Coffee is one of the world’s most popular beverages.
Thanks to its high levels of antioxidants and beneficial nutrients, it also seems to be quite healthy.
Studies show that coffee drinkers have a much lower risk of several serious diseases.
Here are the top 13 health benefits of coffee.
Coffee can help people feel less tired and increase energy levels .
That’s because it contains a stimulant called caffeine — the most commonly consumed psychoactive substance in the world.
After you drink coffee, the caffeine is absorbed into your bloodstream. From there, it travels to your brain.
In the brain, caffeine blocks the inhibitory neurotransmitter adenosine.
When this happens, the amount of other neurotransmitters like norepinephrine and dopamine increases, leading to enhanced firing of neurons.
Many controlled studies in humans show that coffee improves various aspects of brain function — including memory, mood, vigilance, energy levels, reaction times and general mental function.
Caffeine is found in almost every commercial fat-burning supplement — and for good reason. It’s one of the few natural substances proven to aid fat burning.
Several studies show that caffeine can boost your metabolic rate by 3–11% .
Other studies indicate that caffeine can specifically increase fat burning by as much as 10% in obese individuals and 29% in lean people.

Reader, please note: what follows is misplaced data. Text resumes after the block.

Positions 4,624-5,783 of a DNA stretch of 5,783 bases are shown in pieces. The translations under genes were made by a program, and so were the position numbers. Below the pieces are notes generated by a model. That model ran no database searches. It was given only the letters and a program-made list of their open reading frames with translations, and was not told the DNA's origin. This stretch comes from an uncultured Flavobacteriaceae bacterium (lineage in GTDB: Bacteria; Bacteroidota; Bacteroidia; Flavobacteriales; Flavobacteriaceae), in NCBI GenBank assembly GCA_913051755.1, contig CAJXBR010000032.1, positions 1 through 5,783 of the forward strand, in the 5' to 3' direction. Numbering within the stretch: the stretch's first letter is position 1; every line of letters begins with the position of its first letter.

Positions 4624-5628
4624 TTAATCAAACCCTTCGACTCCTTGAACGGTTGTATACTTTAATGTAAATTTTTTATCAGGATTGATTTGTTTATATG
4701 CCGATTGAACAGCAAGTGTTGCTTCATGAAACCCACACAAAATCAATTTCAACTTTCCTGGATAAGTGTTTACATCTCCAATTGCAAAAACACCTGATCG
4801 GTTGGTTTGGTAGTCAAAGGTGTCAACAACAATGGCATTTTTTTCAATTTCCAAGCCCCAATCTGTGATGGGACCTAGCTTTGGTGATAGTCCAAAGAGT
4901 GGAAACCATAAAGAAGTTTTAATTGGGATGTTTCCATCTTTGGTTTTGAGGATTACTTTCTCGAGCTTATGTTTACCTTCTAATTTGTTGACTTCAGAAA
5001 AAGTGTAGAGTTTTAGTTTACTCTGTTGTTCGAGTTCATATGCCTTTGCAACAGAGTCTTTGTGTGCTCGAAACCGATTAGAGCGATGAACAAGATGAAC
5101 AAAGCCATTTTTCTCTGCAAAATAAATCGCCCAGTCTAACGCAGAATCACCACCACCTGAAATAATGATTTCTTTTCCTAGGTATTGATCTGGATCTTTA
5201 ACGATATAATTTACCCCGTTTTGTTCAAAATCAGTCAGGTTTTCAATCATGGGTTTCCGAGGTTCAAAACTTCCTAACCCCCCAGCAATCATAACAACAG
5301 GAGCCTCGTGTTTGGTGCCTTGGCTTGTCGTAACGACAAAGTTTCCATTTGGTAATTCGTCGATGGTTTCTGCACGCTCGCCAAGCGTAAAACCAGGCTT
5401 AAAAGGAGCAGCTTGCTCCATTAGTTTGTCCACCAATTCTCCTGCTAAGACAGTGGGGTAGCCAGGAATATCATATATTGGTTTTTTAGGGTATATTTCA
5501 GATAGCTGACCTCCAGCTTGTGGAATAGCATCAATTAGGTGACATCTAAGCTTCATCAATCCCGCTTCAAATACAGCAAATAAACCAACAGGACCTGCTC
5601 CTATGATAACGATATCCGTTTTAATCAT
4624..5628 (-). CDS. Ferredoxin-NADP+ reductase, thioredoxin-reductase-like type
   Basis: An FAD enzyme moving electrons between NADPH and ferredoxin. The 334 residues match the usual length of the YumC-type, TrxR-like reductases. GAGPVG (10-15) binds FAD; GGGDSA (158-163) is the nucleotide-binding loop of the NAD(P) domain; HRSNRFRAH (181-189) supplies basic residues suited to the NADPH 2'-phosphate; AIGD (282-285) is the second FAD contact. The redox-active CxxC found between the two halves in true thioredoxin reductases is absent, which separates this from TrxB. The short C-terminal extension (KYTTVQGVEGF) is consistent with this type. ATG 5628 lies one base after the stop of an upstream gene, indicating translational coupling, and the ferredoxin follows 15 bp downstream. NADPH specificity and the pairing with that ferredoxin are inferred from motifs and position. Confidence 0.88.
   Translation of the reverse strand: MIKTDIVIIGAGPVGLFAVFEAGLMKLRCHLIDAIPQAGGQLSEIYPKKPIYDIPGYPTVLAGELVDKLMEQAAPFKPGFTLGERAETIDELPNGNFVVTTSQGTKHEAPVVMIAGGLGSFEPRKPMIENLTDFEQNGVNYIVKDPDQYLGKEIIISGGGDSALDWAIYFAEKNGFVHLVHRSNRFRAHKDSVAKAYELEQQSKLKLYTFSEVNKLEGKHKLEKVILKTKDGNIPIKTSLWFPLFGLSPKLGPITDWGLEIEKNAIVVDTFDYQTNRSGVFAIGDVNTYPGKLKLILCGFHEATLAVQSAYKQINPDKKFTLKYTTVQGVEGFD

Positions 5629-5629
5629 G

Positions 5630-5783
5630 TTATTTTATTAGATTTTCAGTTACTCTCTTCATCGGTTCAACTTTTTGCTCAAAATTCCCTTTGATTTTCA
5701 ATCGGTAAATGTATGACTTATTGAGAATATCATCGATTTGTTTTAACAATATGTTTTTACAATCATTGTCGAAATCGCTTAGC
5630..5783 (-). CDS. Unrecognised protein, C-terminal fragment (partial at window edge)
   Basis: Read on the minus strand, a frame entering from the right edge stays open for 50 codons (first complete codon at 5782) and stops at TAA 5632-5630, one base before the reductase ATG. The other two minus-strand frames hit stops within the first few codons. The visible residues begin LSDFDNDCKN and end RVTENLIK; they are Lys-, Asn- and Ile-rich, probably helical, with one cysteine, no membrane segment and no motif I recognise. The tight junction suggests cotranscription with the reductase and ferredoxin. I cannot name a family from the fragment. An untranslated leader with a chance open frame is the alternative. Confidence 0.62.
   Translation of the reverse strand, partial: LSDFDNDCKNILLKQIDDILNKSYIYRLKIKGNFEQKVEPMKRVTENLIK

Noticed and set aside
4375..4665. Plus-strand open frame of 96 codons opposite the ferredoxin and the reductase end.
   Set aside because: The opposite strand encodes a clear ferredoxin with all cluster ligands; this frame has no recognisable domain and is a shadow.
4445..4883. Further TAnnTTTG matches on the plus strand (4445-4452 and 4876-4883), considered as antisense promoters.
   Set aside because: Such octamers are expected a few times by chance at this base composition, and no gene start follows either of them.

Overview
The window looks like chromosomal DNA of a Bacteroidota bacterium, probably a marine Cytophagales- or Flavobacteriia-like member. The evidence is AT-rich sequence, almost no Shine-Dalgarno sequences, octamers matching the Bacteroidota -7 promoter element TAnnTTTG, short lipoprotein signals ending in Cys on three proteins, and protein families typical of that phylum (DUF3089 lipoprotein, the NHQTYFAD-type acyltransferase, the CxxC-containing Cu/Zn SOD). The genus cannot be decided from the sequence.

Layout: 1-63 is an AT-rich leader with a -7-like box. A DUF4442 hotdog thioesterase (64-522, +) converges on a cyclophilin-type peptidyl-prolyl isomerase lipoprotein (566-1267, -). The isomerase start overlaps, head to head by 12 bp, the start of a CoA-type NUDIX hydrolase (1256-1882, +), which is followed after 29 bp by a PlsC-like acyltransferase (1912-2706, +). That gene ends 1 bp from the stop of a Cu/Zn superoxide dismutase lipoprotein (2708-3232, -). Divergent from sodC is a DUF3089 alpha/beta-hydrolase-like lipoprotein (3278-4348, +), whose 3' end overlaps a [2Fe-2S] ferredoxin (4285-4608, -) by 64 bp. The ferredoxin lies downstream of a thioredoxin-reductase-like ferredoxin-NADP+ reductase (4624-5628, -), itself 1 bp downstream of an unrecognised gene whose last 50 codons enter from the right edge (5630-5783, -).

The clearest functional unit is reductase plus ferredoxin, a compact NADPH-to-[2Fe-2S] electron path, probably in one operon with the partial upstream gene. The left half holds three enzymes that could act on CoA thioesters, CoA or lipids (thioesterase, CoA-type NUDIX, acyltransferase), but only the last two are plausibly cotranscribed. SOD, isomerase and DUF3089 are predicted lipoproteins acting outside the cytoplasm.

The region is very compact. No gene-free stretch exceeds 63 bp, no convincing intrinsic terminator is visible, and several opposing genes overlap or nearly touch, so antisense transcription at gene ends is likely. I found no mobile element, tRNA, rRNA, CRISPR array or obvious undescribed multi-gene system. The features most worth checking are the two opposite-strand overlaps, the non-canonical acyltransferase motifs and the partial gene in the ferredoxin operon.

However, it’s possible that these effects diminish in long-term coffee drinkers.
Caffeine stimulates your nervous system, signaling fat cells to break down body fat.
But it also increases epinephrine (adrenaline) levels in your blood.
This is the fight-or-flight hormone, which prepares your body for intense physical exertion.
Caffeine breaks down body fat, making free fatty acids available as fuel .
Given these effects, it’s unsurprising that caffeine can improve physical performance by 11–12%, on average.
Therefore, it makes sense to have a strong cup of coffee about half an hour before you head to the gym.
Many of the nutrients in coffee beans make their way into the finished brewed coffee.
A single cup of coffee contains:
- Riboflavin (vitamin B2): 11% of the Reference Daily Intake (RDI).
- Pantothenic acid (vitamin B5): 6% of the RDI.
- Manganese and potassium: 3% of the RDI.
- Magnesium and niacin (vitamin B3): 2% of the RDI.
Though this may not seem like a big deal, most people enjoy several cups per day — allowing these amounts to quickly add up.
Type 2 diabetes is a major health problem, currently affecting millions of people worldwide.
It’s characterized by elevated blood sugar levels caused by insulin resistance or a reduced ability to secrete insulin.
For some reason, coffee drinkers have a significantly reduced risk of type 2 diabetes.
Studies observe that people who drink the most coffee have a 23–50% lower risk of getting this disease. One study showed a reduction as high as 67% .
According to a large review of 18 studies in a total of 457,922 people, each daily cup of coffee was associated with a 7% reduced risk of type 2 diabetes.
Alzheimer’s disease is the most common neurodegenerative disease and the leading cause of dementia worldwide.
This condition usually affects people over 65, and there is no known cure.
However, there are several things you can do to prevent the disease from occurring in the first place.
This includes the usual suspects like eating healthy and exercising, but drinking coffee may be incredibly effective as well.